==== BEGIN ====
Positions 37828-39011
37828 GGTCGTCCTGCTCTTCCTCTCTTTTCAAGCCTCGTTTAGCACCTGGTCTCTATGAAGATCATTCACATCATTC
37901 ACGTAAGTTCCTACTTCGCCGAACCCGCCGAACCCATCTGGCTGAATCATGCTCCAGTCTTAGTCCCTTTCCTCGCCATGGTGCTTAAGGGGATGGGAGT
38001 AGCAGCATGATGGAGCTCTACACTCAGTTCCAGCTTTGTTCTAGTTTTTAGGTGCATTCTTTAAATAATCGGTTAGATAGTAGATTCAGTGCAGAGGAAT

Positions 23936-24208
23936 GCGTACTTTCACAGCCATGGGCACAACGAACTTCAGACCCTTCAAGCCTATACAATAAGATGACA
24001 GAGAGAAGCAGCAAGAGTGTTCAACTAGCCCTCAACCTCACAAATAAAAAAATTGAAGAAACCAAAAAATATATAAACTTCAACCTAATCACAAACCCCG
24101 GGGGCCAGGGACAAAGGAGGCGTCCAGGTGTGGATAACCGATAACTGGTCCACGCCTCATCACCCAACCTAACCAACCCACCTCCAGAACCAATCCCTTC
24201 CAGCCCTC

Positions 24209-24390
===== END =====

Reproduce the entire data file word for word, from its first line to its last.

Positions 37828-39011
37828 GGTCGTCCTGCTCTTCCTCTCTTTTCAAGCCTCGTTTAGCACCTGGTCTCTATGAAGATCATTCACATCATTC
37901 ACGTAAGTTCCTACTTCGCCGAACCCGCCGAACCCATCTGGCTGAATCATGCTCCAGTCTTAGTCCCTTTCCTCGCCATGGTGCTTAAGGGGATGGGAGT
38001 AGCAGCATGATGGAGCTCTACACTCAGTTCCAGCTTTGTTCTAGTTTTTAGGTGCATTCTTTAAATAATCGGTTAGATAGTAGATTCAGTGCAGAGGAAT

Positions 23936-24208
23936 GCGTACTTTCACAGCCATGGGCACAACGAACTTCAGACCCTTCAAGCCTATACAATAAGATGACA
24001 GAGAGAAGCAGCAAGAGTGTTCAACTAGCCCTCAACCTCACAAATAAAAAAATTGAAGAAACCAAAAAATATATAAACTTCAACCTAATCACAAACCCCG
24101 GGGGCCAGGGACAAAGGAGGCGTCCAGGTGTGGATAACCGATAACTGGTCCACGCCTCATCACCCAACCTAACCAACCCACCTCCAGAACCAATCCCTTC
24201 CAGCCCTC

Positions 24209-24390